Kansas City sometimes gets severe weather, including:
- Severe thunderstorms
- Damaging hail
- Destructive winds
To be prepared, be aware of the situation. You know the old saying, “If you don’t like the weather in Kansas City, stick around.” Our weather can change dramatically within hours. Check mainstream media and the National Weather Service daily for the forecast in our area. You can also sign up for Kansas City’s latest messaging system, AlertKC, to receive messages about severe weather and other events that may concern you. The following terms will help you understand potential risk.
A warning is issued when a hazardous weather or hydrologic event is occuring, imminent or likely. A warning means weather conditions pose a threat to life or property. People in the path of the storm need to take protective action.
A watch is used when the risk of a hazardous weather or hydrologic event has increased significantly, but its occurrence, location or timing is still uncertain. A watch means that hazardous weather is possible. People should have a plan of action in case a storm threatens and they should listen for later information and possible warnings especially when planning travel or outdoor activities.
An advisory is issued when a hazardous weather or hydrologic event is occuring, imminent or likely. Advisories are for less serious conditions than warnings, that cause significant inconvenience and if caution is not exercised, could lead to situations that may threaten life or property.
An outlook is issued when a hazardous weather or hydrologic event is possible in the next week. Outlooks are intended to raise awareness of the potential for signifcant weather that could lead to situations that may threaten life or property.
High Winds / Tornadoes
The City maintains 126 tornado outdoor warning sirens. The sirens are not meant to be heard indoors, so it’s a good idea to have an all-hazard weather radio for alerts about imminent danger, especially at night when you’re sleeping.
Tornado sirens are audibly tested on the first Wednesday of the month at 11 a.m. if the weather is good. During an actual incident, sirens are sounded when the National Weather Service issues a tornado warning or a trained storm spotter reports a funnel on the ground. When you hear the siren, go immediately to your safe place and take pets with you, if it’s safe to do so.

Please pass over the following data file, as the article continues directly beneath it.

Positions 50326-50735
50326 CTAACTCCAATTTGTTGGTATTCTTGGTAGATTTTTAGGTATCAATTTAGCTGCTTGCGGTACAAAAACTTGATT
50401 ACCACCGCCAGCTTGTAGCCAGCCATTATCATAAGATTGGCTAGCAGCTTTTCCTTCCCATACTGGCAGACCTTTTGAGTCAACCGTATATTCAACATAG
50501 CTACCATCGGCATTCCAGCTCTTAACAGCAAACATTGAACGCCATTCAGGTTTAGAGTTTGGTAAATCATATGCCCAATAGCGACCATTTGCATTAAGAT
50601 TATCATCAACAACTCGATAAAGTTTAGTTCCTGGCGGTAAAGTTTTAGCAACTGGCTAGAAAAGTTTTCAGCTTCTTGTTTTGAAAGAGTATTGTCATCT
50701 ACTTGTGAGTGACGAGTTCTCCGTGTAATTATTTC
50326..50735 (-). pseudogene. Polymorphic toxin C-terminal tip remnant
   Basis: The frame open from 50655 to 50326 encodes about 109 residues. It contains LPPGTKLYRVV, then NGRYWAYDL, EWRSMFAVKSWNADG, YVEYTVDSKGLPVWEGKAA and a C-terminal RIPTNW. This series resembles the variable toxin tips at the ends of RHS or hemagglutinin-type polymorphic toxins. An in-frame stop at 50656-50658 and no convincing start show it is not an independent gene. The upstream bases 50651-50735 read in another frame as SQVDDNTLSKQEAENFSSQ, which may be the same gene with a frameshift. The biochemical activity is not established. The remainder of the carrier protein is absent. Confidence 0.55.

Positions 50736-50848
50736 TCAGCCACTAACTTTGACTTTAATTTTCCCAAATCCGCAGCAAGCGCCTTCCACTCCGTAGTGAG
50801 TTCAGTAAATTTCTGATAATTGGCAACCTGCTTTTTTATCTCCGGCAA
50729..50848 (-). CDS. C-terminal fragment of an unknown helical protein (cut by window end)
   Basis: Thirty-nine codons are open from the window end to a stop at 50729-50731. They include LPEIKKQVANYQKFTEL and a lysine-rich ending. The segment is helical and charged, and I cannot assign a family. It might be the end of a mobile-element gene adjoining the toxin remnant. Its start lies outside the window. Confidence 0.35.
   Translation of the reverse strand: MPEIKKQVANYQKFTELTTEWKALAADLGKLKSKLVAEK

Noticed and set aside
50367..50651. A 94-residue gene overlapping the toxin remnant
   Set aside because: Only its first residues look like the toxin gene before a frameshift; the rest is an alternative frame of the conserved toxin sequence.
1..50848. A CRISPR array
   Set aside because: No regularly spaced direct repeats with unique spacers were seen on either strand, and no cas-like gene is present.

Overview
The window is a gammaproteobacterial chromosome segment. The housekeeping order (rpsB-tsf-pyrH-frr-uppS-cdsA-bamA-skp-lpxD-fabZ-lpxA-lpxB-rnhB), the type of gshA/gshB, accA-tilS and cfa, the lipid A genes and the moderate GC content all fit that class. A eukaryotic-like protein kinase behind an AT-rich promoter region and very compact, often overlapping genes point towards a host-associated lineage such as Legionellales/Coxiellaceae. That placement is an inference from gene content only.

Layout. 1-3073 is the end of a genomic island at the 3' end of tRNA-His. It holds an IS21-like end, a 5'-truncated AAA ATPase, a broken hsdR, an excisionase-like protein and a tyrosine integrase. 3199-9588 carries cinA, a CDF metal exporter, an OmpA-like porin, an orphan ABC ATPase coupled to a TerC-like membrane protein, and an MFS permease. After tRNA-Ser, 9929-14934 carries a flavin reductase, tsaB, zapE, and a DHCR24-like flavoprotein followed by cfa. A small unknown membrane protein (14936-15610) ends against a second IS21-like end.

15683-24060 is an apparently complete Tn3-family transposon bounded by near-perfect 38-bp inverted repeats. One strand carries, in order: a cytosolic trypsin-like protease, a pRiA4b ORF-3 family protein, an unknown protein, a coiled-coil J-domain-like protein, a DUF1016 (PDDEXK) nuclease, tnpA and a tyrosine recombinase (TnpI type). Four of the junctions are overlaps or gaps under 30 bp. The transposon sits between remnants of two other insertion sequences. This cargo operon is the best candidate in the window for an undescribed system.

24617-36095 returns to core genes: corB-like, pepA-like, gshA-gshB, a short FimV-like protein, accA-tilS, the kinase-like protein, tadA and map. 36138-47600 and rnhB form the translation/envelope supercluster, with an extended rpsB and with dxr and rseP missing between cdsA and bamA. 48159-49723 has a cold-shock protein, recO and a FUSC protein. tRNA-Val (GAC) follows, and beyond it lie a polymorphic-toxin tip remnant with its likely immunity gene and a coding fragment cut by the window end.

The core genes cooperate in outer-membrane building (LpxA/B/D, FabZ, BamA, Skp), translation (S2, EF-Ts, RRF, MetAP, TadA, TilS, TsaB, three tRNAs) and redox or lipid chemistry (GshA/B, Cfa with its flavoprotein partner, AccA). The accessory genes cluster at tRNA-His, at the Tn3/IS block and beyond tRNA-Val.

In a building:
- Go to the lowest level possible.
- Find a small interior rooms away from doors and windows.
- Avoid large rooms such as gymnasiums and warehouses.
In a car:
- Exit the vehicle and seek shelter in a substantial building.
- Never seek shelter under an overpass.
In a mobile home:
- There really is no safe place in a mobile home.
- Be proactive in monitoring the weather and move to a safer place as quickly as possible before severe weather strikes.
The City does not issue an “all clear” message. You’ll need to monitor mainstream media or listen to an all-hazard radio to determine when the threat has passed and it’s safe to leave your shelter.
Streams and rivers can flood, of course, but also low lying areas, drainage ditches and areas near clogged storm drains.
If flooding occurs, get to higher ground and avoid walking or driving through flood water. Be especially careful at night when it’s hard to see the water and determine its depth. Six inches of moving water can knock you off your feet and will reach the bottom of most passenger cars, causing a loss of control and/or stalling. Twelve inches of water will float many vehicles and 24 inches of rushing water will carry most vehicles away, including SUVs and pickup trucks. Identify multiple routes to places that you travel in case your primary route is flooded.
Flood water is nasty stuff. It can contain chemicals, raw sewage, snake, bugs, sharp objects and other debris. Don’t let children or pets play in flood water and thoroughly clean anything that it touches. Throw away flood-soaked items that cannot be washed like mattresses and food. When in doubt – throw it out!
Many homeowners insurance policies do not cover flooding. If you want flood insurance and are having trouble getting it through a commercial insurance carrier, check out the federal government’s National Flood Insurance Program.
Visit our pages on developing a family emergency plan, emergency kits and pet preparedness so that you and your family have basic supplies on hand and know what to do for severe weather and other emergencies.